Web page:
Funding for this years program came easily. After hosting last year, the buy-in was already there.
Lebanon Police Chief Scott Bowen was the first to say he wanted to be involved. The LPD is funding more than one-half of the cost of the program. In addition, Officer PJ Hardy is meeting monthly with the Rachels Challenge FOR Clubs at both Winfree-Bryant and Walter J. Baird Middle Schools. The remainder of the funding came from within LSSD itself through Coordinated School Health, Special Ed, School Aged Child Care and the Family Resource Center.
We have seen the impact this program has on our students and are committed to keeping the chain reaction going, Petty said.
When LSSD Middle School students were surveyed, 46 percent reported feeling more safe at school; 30 percent said they have missed less days of school; 55 percent said they see fewer students getting bullied; 61 percent reported seeing more acts of kindness; 92 percent said the schools need a yearly Rachels Challenge event; and 46 percent of students said they have joined the FOR Club.
When we see this kind of enthusiasm from Middle School students, we know this is a program that we MUST continue, Petty added.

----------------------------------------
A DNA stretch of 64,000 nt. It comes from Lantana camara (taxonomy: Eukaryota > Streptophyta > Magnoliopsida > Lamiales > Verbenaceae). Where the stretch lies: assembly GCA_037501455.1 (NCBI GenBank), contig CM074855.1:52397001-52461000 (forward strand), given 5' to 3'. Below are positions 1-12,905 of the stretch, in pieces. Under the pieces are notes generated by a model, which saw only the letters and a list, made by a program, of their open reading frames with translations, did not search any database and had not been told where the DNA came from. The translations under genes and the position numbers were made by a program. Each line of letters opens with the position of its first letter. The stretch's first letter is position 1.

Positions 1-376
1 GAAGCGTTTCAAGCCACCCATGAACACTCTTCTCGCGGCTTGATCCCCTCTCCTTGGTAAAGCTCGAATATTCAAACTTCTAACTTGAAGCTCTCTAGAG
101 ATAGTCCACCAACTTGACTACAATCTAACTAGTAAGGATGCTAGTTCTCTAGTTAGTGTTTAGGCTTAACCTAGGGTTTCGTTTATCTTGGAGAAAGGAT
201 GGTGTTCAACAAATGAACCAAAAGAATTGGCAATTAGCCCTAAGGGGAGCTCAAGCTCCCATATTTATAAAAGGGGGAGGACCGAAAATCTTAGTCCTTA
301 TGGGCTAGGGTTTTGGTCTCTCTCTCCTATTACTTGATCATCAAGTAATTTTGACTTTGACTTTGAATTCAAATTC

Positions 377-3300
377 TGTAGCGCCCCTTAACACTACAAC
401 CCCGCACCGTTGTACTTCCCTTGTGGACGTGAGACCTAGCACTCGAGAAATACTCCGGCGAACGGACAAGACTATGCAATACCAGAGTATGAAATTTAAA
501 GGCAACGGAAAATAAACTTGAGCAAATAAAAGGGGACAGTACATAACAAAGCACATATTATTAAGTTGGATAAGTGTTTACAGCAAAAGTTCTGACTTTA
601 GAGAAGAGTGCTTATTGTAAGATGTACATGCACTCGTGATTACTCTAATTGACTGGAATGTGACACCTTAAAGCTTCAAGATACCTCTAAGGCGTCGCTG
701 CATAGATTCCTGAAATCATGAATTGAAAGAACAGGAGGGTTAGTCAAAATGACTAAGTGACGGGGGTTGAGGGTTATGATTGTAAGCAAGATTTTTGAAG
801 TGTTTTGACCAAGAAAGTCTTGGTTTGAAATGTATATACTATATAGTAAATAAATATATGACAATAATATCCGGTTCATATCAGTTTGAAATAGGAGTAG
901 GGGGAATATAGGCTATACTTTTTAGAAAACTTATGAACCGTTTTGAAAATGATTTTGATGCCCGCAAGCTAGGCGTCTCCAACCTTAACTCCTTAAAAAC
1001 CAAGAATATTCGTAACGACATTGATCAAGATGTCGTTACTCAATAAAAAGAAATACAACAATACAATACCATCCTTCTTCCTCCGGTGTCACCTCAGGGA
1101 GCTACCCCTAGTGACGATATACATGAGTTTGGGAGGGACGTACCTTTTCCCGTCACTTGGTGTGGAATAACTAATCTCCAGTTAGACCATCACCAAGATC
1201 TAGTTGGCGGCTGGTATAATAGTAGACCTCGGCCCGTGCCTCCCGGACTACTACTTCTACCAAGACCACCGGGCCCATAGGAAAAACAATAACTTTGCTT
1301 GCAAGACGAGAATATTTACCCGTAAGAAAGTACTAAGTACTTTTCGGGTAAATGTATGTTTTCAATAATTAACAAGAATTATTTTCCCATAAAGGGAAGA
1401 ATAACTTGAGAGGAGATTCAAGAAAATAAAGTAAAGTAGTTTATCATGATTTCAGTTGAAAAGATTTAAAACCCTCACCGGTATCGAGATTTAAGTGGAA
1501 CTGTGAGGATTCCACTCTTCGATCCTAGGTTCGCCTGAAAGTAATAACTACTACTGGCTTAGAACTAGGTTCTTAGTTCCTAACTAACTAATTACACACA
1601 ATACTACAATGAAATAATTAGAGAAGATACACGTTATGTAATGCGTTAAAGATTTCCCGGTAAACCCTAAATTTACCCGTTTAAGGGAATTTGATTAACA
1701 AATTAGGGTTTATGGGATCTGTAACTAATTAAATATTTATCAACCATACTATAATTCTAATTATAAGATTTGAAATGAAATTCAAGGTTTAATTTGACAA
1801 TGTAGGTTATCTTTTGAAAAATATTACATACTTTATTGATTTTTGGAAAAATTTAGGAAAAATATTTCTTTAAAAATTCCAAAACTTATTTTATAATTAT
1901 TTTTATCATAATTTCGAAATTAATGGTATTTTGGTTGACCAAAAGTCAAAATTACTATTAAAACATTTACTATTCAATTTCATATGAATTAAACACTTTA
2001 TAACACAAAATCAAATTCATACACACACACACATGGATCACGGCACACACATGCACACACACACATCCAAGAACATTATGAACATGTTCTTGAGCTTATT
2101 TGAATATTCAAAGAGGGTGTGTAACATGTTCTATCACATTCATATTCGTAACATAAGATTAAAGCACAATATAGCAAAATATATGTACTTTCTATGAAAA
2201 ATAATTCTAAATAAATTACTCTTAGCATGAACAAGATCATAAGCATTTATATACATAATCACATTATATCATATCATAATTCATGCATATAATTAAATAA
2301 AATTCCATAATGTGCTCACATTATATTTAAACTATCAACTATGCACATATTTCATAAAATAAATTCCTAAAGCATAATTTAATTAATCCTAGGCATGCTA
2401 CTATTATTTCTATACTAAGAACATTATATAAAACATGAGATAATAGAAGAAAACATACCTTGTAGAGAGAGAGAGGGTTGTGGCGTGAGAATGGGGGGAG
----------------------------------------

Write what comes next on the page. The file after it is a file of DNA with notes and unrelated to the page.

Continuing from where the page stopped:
WJB will host two student assemblies on Monday, Nov. 5, at 8:30 and 9:45 a.m. Their FOR Club meeting will be at 1 p.m. WBMS will host its student assembly on Tuesday, Nov. 6, at 8:30 a.m., and the FOR Club meeting will also be at 1 p.m. Fifth graders will be bused to WBMS for their student assembly at 9:45 a.m. on Nov. 6. Their KC Club meetings will be held at their own elementary schools. Dates and times have yet to be determined.
The Parent and Community Event is at 7 p.m., Tuesday, Nov. 6, at WBMS. The program will last approximately one hour. Petty said that RSVPs are not necessary. All of Wilson County is invited to attend.
Like last year, a Kindle Fire will be given away at the end of the event.
For more information about programs, clubs, etc. visit: rachelschallenge.org Portions of this article were taken from the Rachels Challenge website.